|2.||Casaburi R, Gosselink R, Decramer M, Dekhuijzen RP, Fournier M, Lewis MI, et al. Skeletal Muscle Dysfunction in Chronic Obstructive Pulmonary Disease - A Statement of the American Thoracic Society and European Respiratory Society. Am J Respir Crit Care Med 1999; 159 : S1-S40. |
|3.||van Eeden SF, Yeung A, Quinlam K, Hogg JC. Systemic response to ambient particulate matter relevance to chronic obstructive pulmonary disease. Proc Am Thorac Soc 2005; 2 : 61-7. |
|4.||Killian KJ, Leblanc P, Martin DH, Summers E, Jones NL, Campbell EJ. Exercise capacity and ventilatory, circulatory and symptom limitation in patients with chronic airflow limitation. Am Rev Respir Dis 1992; 146 : 935-40. |
|5.||Hamilton AL, Killian KJ, Summers E, Jones NL. Muscle strength, symptom intensity and exercise capacity in patients with cardiorespiratory disorders. Am J Respir Crit Care Med 1995; 152 : 2021-31. |
|6.||Clark CJ, Cochrane LM, Mackay E, Paton B. Skeletal muscle strength and endurance in patients with mild COPD and the effects of weight training. Eur Respir J 2000; 15 : 92-7. |
|7.||Serres I, Gautier V, Varray A, Prefaut C. Impaired skeletal muscle endurance related to physical inactivity and altered lung function in COPD patients. Chest 1998; 113 : 900-5. |
|8.||Bernard S, LeBlanc P, Whittom F, Carrier G, Jobin J, Belleau R, et al. Peripheral muscle weakness in patients with chronic obstructive pulmonary disease. Am J Respir Crit Care Med 1998; 158 : 629-34. |
|9.||Engelen MP, Schols AM, Baken WC, Wesseling GJ, Wouters EF. Nutritional depletion in relation to respiratory and peripheral skeletal muscle function in out-patients with COPD. Eur Respir J 1994; 7 : 1793-7 |
|10.||Rabe KF, Hurd S, Anzueto A, Barnes PJ, Buist SA, Calverley P, et al. Global strategy for the diagnosis, management and prevention of chronic obstructive pulmonary disease: GOLD executive summary. Am J Respir Crit Care Med 2007; 176 : 532-55. |
|11.||Madanmohan, Mahadevan SK, Balakrishnan S, Gopalakrishnan M, Prakash ES. Effect of six weeks yoga training on weight loss following step test, respiratory pressures, handgrip strength and handgrip endurance in young healthy subjects. Indian J Physiol Pharmacol 2008; 52 :164-70. |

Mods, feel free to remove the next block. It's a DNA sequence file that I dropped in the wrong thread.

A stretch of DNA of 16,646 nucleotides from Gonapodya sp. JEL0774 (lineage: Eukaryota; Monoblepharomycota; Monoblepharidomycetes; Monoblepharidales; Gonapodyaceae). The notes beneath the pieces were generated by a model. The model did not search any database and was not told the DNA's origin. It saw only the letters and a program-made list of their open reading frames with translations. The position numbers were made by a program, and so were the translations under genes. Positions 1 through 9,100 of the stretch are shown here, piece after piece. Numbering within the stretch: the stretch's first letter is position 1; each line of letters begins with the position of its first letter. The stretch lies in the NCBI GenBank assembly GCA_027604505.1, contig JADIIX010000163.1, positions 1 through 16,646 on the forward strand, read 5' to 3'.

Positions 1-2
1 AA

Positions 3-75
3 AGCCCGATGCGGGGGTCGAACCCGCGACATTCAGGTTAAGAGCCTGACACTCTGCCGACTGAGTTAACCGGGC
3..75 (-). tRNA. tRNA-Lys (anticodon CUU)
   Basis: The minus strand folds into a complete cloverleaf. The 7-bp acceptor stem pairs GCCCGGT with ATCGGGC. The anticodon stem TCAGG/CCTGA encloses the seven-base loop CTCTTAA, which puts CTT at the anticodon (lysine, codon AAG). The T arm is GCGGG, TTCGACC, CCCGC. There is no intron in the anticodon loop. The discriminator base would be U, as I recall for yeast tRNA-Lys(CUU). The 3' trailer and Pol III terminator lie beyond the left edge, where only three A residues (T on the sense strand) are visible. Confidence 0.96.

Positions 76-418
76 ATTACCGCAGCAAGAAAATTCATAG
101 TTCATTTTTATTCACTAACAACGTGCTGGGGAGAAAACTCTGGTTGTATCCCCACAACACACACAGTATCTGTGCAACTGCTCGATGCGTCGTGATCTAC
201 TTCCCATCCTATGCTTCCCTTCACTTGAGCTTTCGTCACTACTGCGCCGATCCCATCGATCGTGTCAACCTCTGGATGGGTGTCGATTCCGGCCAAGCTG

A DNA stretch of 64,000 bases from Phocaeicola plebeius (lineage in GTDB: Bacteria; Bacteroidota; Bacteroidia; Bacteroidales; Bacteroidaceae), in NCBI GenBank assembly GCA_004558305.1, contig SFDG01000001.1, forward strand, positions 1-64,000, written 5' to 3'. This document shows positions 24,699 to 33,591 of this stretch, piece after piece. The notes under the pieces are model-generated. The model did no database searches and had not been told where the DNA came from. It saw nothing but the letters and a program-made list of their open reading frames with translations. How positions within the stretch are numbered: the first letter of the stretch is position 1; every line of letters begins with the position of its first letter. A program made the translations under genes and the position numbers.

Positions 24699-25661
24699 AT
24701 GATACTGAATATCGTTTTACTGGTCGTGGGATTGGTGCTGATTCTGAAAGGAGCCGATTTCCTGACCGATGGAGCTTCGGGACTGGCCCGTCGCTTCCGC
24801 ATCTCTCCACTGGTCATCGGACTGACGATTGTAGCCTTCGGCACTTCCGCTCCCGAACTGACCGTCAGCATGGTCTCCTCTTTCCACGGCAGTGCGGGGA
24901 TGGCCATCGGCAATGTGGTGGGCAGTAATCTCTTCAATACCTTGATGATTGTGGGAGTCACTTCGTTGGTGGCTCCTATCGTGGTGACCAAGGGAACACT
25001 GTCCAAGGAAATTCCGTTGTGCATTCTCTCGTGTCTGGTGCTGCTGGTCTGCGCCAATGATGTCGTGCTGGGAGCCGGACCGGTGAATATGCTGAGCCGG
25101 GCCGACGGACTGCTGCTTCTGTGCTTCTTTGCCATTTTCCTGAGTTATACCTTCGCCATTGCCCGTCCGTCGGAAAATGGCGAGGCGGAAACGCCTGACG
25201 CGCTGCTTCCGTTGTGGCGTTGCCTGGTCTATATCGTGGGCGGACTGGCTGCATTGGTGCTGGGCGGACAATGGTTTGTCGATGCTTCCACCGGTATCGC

|12.||Miller MR, Hankinson J, Brusasco V, Burgos F, Casaburi R, Coates A, et al. Standardisation of spirometry. Eur Respir J 2005; 26 : 319-38. |
|13.||Gosselink R, Troosters T, Decramer M. Peripheral muscle weakness contributes to exercise limitation in COPD. Am J Respir Crit Care Med 1996; 153 : 976-80. |
|14.||Zattara-Hartmann MC, Badier M, Guillot C, Tomei C, Jammes Y. Maximal force and endurance to fatigue of respiratory and skeletal muscles in chronic hypoxemic patients: The effects of oxygen breathing. Muscle Nerve 1995; 18 : 495-502. |
|15.||Newell SZ, Mckennzie DK, Gandevia SC. Inspiratory and skeletal muscle strength and endurance and diaphragmatic activation in patients with chronic airflow limitation. Thorax 1989; 44 : 903-12. |
|16.||Heijdra YF, Pinto-Plata V, Frants R, Rassulo J, Kenney L, Celli BR. Muscle strength and exercise kinetics in COPD patients with a normal fat-free mass index are comparable to control subjects. Chest 2003; 124 : 75-82. |
|17.||El-Din MS, Kader AA, El-Hakim MA, Nada MM, Farouk AA. Neurophysiological assessment of skeletal muscles in patients with chronic obstructive pulmonary disease. Egypt J Neurol Psychait Neurosurg 2007; 44 : 675-82. |
|18.||Jakobsson P, Jorfeldt L, Brundin A. Skeletal muscle metabolites and fiber types in patients with advanced chronic obstructive pulmonary disease (COPD), with and without chronic respiratory failure. Eur Respir J 1990; 3 : 192-6. |
|19.||Satta A, Migliori GB, Spanevello A, Neri M, Bottinelli R, Canepari M, et al. Fibre types in skeletal muscles of chronic obstructive pulmonary disease patients related to respiratory function and exercise tolerance. Eur Respir J 1997; 10 : 2853-60. |
|20.||Maltais F, Simard AA, Simard C, Jobin J, Desgagnés P, LeBlanc P. Oxidative capacity of the skeletal muscle and lactic acid kinetics during exercise in normal subjects and in patients with COPD. Am J Respir Crit Care Med 1996; 153 : 288-93. |
|21.||Casaburi R. Skeletal muscle function in COPD. Chest 2000; 117 : 267s-71s. |
|22.||Dourado VZ, Antunes LC, Tanni SE, de Paiva SA, Padovani CR, Godoy I. Relationship of upper limb and thoracic muscle strength in 6 minute walk distance in COPD patients. Chest 2006; 129 : 551-7. |
|23.||Enright PL, McBurnie MA, Bittner V, Tracy RP, McNamara R, Arnold A, et al. The 6-min Walk Test: A quick measure of functional status in elderly adults. Chest 2003; 123 : 387-98. |
|24.||O'Shea SD, Taylor NF, Paratz J. Peripheral muscle strength training in COPD - A systematic review. Chest 2004; 126 : 903-14. |
|25.||Ries AL, Bauldoff GS, Carlin BW, Casaburi R, Emery CF, Mahler DA, et al. Pulmonary Rehabilitation: Joint ACCP/AACVPR Evidence-based clinical practice guidelines. Chest 2007; 131 : 4S-42S. |
[Table 1], [Table 2]